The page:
All the different Goldendoodle generations are pretty clever and very sociable. They love to play, love their food, and enjoy hanging around their humans.
But before you jump the gun, know that these energetic dogs need a lot of activity. Expect a lifetime of dog races, fun playtime, and mentally stimulating puzzles. So, if you prefer a laidback lifestyle, a Goldendoodle may not be a good fit for you.
Because they are so popular, Goldendoodles are relatively expensive, too. They also require more grooming than your average dog.
However, most of them are pretty easy to handle and make good companions, even for kids.
Desiree Seitz from Pennsylvania observes, “They are popular because they are truly such great pets. The retriever in them makes them great family dogs, but the poodle in them makes them smarter (not always, though) and sheds less.”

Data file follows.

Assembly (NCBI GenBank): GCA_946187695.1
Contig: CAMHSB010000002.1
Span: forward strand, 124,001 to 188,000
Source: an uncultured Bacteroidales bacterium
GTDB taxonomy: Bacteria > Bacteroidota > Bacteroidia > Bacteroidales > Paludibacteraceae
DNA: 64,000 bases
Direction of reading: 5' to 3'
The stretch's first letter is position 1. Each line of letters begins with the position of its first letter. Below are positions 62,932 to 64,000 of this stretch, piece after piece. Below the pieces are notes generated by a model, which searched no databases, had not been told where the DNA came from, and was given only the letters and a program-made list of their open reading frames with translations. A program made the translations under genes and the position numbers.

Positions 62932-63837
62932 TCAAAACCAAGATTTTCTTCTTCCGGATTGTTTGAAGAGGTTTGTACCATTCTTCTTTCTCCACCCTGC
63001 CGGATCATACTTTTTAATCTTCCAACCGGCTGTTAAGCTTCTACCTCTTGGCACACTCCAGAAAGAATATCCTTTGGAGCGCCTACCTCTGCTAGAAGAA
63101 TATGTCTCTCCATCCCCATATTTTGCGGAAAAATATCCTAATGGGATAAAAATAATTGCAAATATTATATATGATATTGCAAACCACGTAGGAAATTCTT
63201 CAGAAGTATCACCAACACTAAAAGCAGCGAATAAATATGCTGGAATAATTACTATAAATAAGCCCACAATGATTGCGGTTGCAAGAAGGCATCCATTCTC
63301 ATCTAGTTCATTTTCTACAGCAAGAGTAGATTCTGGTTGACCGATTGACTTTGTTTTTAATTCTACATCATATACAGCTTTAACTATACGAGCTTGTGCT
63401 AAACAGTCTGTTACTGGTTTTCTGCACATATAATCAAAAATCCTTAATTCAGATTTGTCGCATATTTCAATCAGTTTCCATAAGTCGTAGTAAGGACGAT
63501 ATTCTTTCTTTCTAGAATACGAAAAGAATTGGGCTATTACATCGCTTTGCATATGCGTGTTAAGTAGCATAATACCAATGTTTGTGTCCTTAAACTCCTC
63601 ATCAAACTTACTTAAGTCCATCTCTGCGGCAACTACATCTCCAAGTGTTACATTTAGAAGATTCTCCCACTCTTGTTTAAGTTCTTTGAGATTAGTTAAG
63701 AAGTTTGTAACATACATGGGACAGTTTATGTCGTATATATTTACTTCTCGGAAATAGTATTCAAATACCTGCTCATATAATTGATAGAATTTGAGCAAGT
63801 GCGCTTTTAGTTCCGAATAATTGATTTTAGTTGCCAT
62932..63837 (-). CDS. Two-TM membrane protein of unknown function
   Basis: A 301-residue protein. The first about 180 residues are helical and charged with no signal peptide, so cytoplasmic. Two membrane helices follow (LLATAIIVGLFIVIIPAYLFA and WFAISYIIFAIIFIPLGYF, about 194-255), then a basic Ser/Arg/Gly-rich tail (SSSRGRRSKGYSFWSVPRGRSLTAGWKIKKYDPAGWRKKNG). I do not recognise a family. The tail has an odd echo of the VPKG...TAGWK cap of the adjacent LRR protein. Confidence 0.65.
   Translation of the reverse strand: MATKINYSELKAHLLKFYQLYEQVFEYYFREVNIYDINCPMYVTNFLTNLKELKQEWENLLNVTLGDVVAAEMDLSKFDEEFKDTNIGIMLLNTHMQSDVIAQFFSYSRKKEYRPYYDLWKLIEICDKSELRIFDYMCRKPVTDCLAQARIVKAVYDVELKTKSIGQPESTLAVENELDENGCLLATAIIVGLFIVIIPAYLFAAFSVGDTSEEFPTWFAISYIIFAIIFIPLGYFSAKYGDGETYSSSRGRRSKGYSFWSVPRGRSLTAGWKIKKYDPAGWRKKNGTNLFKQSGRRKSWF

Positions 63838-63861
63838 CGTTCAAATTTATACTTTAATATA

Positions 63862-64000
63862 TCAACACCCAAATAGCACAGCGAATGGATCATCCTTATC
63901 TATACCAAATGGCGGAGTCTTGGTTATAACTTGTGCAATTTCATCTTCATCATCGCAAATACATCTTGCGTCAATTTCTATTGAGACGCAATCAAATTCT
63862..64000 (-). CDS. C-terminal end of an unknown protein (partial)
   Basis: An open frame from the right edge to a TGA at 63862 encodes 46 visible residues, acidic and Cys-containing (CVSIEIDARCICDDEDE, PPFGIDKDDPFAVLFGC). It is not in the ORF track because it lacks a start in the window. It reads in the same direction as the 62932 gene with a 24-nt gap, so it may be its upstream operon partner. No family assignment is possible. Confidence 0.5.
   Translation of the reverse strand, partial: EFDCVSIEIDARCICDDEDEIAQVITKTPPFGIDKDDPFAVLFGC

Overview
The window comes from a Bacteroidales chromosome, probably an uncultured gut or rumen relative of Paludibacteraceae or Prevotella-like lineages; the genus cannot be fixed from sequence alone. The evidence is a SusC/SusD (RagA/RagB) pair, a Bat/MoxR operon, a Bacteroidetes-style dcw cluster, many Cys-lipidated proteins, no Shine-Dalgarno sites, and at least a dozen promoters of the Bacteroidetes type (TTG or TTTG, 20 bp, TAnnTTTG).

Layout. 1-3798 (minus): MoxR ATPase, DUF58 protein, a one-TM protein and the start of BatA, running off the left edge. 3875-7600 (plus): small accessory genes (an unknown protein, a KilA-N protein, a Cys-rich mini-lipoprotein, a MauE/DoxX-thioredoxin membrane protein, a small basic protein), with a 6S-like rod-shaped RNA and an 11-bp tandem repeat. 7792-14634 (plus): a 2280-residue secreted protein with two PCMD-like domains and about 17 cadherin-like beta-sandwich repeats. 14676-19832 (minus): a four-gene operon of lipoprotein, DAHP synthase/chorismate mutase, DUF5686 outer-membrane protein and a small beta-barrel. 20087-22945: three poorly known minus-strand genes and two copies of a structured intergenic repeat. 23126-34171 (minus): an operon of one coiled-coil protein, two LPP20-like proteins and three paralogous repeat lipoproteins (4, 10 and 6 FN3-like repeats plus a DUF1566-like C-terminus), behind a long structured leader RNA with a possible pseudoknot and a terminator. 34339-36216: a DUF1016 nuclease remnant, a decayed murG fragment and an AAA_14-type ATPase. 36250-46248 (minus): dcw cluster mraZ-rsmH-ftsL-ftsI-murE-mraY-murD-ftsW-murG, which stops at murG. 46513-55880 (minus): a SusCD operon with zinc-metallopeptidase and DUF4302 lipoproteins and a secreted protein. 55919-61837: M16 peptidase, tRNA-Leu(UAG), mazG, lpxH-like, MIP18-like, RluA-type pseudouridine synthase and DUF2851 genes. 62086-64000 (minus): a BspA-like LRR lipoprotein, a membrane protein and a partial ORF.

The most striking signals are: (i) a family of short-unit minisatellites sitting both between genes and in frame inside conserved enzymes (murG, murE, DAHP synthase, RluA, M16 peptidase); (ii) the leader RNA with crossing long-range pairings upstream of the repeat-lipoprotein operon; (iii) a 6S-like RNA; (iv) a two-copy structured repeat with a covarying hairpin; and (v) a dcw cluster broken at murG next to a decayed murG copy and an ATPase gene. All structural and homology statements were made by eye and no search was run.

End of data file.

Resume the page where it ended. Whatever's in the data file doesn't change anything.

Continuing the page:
If you’ve decided that a Goldendoodle is your canine of choice, it may be a good idea to consider the variety of colors and coats they can have.
Goldendoodles come in a wide range of exciting colors. Take a look at some common Goldendoodle coat colors to choose from.
Cream Goldendoodles are often mistaken for white Goldendoodles and Labradoodles because they share a similar light coat. However, some cream Goldendoodles may also develop pinkish skin prone to sunburn.
This is one of the most popular coats in Goldendoodles, and the apricot color only contributes to the dog’s teddy bear-like appearance.
Red Goldendoodles are another popular coat color because of how bright the red mahogany shade is and how much it resembles teddy bears.
Brown is a standard coat color found in Goldendoodles. The hues may range from deep mahogany to dark walnut. The color is usually inherited from the Poodle parent’s dominant gene.
An all-black coat is unique among Goldendoodles as it comes from a recessive gene. So, a Goldendoodle will have a black coat only if both Golden Retriever and Poodle parents have that gene, making it extremely rare.